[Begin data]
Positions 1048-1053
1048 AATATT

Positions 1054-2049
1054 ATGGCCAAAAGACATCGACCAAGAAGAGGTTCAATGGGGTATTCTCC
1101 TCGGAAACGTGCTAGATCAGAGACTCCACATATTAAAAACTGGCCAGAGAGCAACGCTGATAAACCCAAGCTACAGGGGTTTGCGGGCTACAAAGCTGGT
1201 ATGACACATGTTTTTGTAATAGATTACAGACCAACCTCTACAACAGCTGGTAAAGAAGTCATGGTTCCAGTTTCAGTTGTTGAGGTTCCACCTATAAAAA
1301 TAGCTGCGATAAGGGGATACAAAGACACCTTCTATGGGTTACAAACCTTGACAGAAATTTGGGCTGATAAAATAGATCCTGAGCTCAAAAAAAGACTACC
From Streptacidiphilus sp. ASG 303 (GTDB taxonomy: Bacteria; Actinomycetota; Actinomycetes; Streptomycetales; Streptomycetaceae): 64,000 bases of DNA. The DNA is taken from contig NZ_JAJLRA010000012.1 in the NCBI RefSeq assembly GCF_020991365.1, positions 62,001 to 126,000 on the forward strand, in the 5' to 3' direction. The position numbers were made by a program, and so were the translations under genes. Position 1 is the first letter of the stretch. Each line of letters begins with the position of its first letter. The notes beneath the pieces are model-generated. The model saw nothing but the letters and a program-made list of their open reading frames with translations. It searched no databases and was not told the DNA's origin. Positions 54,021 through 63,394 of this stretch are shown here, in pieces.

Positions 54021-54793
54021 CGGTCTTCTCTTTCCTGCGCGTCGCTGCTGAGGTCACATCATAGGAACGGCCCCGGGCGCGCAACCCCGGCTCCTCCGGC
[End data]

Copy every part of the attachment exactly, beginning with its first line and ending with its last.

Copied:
Positions 1048-1053
1048 AATATT

Positions 1054-2049
1054 ATGGCCAAAAGACATCGACCAAGAAGAGGTTCAATGGGGTATTCTCC
1101 TCGGAAACGTGCTAGATCAGAGACTCCACATATTAAAAACTGGCCAGAGAGCAACGCTGATAAACCCAAGCTACAGGGGTTTGCGGGCTACAAAGCTGGT
1201 ATGACACATGTTTTTGTAATAGATTACAGACCAACCTCTACAACAGCTGGTAAAGAAGTCATGGTTCCAGTTTCAGTTGTTGAGGTTCCACCTATAAAAA
1301 TAGCTGCGATAAGGGGATACAAAGACACCTTCTATGGGTTACAAACCTTGACAGAAATTTGGGCTGATAAAATAGATCCTGAGCTCAAAAAAAGACTACC
From Streptacidiphilus sp. ASG 303 (GTDB taxonomy: Bacteria; Actinomycetota; Actinomycetes; Streptomycetales; Streptomycetaceae): 64,000 bases of DNA. The DNA is taken from contig NZ_JAJLRA010000012.1 in the NCBI RefSeq assembly GCF_020991365.1, positions 62,001 to 126,000 on the forward strand, in the 5' to 3' direction. The position numbers were made by a program, and so were the translations under genes. Position 1 is the first letter of the stretch. Each line of letters begins with the position of its first letter. The notes beneath the pieces are model-generated. The model saw nothing but the letters and a program-made list of their open reading frames with translations. It searched no databases and was not told the DNA's origin. Positions 54,021 through 63,394 of this stretch are shown here, in pieces.

Positions 54021-54793
54021 CGGTCTTCTCTTTCCTGCGCGTCGCTGCTGAGGTCACATCATAGGAACGGCCCCGGGCGCGCAACCCCGGCTCCTCCGGC